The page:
WASHINGTON (CNNfn) - Current and former directors of bankrupt Enron Corp. told Congress that they too were victims of bad information from company accountants and management.
The hearing of the Senate Permanent Subcommittee on Investigations focused on the culpability of the Enron board of directors in the former energy giant's collapse.
John Duncan, former chairman of the board's executive committee, asserted that key financial information had been withheld from the board. "I do not believe that Enron's fall would have been avoided had the board asked more questions," Duncan testified.
Norman Blake, interim chairman of the Enron board, insisted he and his colleagues did question management and did not rubber stamp management's recommendations and requests. "Unfortunately," said Blake, "I believe that we were uninformed because management and outside experts who reported to us failed to do their jobs and give us full, complete information."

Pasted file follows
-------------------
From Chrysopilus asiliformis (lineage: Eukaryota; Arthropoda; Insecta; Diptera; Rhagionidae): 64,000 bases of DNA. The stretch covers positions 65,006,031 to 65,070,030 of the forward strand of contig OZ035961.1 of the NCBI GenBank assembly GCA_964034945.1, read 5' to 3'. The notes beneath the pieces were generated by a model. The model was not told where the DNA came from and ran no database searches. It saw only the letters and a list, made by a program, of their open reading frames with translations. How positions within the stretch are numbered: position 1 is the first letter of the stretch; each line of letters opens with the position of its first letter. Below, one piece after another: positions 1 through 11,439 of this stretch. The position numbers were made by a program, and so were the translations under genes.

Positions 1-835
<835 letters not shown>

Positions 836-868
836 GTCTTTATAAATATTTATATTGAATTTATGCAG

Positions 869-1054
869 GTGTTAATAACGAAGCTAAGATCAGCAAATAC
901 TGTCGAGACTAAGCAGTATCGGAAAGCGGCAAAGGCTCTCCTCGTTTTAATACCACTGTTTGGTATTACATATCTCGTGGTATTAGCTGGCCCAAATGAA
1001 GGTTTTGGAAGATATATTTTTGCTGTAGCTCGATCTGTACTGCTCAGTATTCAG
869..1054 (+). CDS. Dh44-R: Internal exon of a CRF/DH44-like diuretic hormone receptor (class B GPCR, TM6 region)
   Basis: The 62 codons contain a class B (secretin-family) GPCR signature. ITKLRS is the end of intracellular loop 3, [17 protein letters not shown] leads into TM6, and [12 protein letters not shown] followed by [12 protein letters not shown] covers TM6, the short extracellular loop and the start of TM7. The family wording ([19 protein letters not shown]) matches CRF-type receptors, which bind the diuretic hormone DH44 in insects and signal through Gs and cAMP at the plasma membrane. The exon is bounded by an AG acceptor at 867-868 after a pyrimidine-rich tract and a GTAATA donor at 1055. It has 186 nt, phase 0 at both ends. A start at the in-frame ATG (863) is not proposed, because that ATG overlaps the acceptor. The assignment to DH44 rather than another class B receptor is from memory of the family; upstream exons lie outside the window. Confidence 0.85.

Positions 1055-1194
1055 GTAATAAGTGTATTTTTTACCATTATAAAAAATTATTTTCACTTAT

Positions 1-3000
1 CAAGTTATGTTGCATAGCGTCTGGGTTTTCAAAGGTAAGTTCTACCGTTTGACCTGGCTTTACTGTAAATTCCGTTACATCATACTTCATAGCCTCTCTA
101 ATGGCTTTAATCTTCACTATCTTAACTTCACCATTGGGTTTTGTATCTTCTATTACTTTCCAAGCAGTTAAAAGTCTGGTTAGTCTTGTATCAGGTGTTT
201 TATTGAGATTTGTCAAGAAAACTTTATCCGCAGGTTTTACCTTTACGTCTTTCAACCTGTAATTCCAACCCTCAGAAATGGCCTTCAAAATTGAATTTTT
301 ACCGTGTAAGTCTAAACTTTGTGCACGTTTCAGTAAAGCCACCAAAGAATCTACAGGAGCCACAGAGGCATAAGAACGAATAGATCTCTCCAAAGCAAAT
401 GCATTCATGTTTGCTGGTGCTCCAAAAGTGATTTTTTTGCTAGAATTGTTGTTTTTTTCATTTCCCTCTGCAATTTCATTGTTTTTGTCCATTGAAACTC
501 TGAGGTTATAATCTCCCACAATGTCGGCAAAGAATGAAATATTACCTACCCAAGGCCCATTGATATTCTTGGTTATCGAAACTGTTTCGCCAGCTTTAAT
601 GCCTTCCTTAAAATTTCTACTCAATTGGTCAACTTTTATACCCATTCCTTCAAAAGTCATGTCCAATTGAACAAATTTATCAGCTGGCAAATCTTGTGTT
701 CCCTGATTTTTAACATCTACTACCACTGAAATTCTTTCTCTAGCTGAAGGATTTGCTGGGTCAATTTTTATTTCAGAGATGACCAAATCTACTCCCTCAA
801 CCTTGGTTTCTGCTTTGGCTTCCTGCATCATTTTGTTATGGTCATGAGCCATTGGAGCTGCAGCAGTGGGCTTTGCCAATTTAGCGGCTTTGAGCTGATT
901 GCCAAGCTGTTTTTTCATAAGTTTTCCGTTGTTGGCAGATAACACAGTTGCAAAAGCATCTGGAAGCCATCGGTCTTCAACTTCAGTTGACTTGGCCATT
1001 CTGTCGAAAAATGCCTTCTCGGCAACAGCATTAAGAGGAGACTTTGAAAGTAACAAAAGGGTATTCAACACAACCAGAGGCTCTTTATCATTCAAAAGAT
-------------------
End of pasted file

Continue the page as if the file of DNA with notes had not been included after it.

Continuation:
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The chairman of the Senate panel, Sen. Carl Levin, a Michigan Democrat, bluntly told the board members that he didn't buy their explanations. "The board relinquished its role of questioner and adopted the role of facilitator. It succumbed to the Enron ether of invincibility, superiority and gamesmanship," Levin asserted.
Levin has introduced legislation to instruct the Securities and Exchange Commission to establish regulations governing the extent of accounting oversight expected of corporate boards.